So I immediately sense that there's something more to this. It's just a little bit of feedback to say this isn't static, there's something behind this. And of course, yes, if I click into it the thing opens up and I get more data. So the third reason to use motion is to draw the eye, to draw attention. So we've talked about, you know, eye candy, we've talked about transitions, we've talked about interaction feedback, this is just about grabbing the eye and drawing to where you want it to be drawn. So if we go back to this example, you know, I'm looking at hospital pricing data, I get the interaction feedback, and then, as I mentioned before, I'm just going to scroll up so you can see it when it happens.
When I click into Boston, watch what happens. Did you see these dots down here that sort of bounced into place? Now, again, you could say that's eye candy, you could say that it's sort of sexy, it's sort of engaging, but most importantly, it drew my eye down to that place on the page. That movement caught my attention. And so again, it's sort of telling me there's something going on here. These dots aren't just drawn on the page, they're not static, they're interactable. So it's sort of helping me understand that if I roll over these, something might happen.
And finally, one of the big reasons to use motion is to show change over time. If you've ever seen Gapminder, this is from Hans Rosling, a professor, and this is a really fantastic example of use of motion. What this is is looking at data on income and life expectancy over the years from 1800 until the modern day. Each one of these bubbles represents a country. And so you can see they all start in the lower left-hand corner and then, as time goes by, the countries in orange, which are the western democracies, start to float up and to the right, so they're getting richer and they're getting healthier, they're living longer.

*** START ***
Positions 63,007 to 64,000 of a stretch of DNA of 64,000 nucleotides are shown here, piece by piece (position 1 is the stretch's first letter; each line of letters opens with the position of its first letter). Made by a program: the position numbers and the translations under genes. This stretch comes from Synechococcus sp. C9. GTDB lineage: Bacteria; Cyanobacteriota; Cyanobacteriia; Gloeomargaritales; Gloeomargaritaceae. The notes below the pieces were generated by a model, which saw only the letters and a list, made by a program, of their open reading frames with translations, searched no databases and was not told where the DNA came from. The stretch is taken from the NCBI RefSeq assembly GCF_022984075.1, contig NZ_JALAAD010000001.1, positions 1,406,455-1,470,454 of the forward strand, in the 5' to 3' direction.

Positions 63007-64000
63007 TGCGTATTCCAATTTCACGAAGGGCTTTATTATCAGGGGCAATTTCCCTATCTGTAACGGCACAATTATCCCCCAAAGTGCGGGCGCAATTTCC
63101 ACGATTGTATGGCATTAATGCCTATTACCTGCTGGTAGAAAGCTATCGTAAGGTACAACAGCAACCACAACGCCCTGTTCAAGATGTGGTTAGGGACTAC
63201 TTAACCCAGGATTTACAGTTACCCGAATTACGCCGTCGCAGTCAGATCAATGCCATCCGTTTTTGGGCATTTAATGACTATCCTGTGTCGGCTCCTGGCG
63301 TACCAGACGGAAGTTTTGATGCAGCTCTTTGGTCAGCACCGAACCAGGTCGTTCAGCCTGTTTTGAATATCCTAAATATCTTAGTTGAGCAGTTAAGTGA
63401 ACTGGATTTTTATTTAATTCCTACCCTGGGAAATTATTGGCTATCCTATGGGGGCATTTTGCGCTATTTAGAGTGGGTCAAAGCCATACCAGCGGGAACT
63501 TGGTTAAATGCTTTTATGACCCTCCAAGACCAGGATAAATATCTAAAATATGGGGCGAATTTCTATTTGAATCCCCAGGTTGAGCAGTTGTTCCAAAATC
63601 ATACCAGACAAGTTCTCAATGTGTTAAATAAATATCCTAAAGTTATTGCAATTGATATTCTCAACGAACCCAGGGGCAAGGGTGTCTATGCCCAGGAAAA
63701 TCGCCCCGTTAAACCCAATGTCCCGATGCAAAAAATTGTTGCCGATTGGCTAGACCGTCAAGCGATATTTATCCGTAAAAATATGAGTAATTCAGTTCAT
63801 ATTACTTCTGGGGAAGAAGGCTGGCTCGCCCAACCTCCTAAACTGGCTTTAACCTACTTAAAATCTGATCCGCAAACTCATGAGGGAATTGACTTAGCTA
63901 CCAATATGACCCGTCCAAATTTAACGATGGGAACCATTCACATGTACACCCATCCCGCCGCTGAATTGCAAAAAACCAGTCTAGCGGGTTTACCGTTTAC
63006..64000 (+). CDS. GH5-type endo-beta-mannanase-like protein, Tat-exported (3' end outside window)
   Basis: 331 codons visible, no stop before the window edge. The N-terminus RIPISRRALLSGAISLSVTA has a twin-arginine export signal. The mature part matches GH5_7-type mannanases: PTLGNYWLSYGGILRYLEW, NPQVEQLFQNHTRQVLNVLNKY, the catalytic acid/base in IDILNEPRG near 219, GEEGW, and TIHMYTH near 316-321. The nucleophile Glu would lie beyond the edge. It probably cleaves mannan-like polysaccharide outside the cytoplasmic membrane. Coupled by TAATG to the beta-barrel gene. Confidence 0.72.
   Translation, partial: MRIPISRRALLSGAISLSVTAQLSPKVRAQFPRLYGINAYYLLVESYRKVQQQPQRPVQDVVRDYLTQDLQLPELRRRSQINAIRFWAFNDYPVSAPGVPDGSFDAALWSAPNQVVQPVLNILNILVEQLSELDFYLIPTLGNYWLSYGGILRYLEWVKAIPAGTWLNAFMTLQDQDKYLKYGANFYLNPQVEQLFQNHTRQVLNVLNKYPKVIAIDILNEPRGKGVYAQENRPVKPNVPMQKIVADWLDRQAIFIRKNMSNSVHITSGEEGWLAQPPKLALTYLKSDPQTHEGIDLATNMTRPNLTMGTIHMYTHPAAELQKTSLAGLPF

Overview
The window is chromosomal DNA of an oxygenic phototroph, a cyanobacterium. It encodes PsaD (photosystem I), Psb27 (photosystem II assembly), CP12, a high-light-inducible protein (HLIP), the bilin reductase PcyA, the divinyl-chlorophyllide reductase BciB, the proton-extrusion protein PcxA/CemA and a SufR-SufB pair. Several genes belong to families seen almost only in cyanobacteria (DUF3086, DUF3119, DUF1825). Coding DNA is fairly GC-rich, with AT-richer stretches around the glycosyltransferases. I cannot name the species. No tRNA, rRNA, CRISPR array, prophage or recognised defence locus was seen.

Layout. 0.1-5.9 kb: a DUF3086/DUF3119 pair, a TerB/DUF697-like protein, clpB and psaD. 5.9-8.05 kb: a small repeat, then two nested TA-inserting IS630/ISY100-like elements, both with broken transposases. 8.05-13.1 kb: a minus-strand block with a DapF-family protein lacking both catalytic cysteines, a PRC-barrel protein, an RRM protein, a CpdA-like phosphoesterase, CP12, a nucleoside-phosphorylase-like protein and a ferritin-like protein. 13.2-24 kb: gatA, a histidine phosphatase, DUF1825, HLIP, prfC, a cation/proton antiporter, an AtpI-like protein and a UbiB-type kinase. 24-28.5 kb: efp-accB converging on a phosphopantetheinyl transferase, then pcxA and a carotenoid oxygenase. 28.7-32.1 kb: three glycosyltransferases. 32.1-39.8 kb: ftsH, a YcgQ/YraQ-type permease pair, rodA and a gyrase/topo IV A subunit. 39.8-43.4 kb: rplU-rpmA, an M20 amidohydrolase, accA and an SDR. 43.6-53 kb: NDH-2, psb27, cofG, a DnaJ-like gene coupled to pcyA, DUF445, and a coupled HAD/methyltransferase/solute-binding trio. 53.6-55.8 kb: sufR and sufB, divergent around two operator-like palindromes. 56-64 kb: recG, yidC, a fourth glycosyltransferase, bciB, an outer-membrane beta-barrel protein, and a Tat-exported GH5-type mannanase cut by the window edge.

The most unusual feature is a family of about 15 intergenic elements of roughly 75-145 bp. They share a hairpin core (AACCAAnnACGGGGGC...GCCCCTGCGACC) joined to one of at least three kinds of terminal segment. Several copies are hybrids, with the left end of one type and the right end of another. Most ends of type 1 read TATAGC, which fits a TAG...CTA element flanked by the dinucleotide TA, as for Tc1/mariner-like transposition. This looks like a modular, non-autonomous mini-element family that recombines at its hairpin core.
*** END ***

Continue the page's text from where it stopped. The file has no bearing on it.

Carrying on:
And you notice that the countries in red, Asian countries, are sort of lingering behind, lingering behind, but then you see China, the giant bubble of China sort of starts shooting up and to the right, up and to the right. And a lot of the African countries are still lingering far to the left and further down than the rest of the world. Really fascinating and very effective use of motion in, what is in the end, a very standard form, right, just a simple bubble chart. But it's such a compelling story and so well told. And could not have been told as well without that movement.
So, as I said at the beginning, there is nothing wrong with being still, but motion is a very powerful tool in your arsenal. It adds to the user experience, it can add to the understanding. If your medium allows it, if you're not working in print, then use it. Use it in all the ways that I've described, if appropriate, given the data that you're working with.
- Channeling your audience
- Understanding your data
- Determining the information hierarchy
- Sketching and wireframing your ideas
- Defining your narrative
- Using typography, color, contrast, and shape to convey meaning
- Making your visualization interactive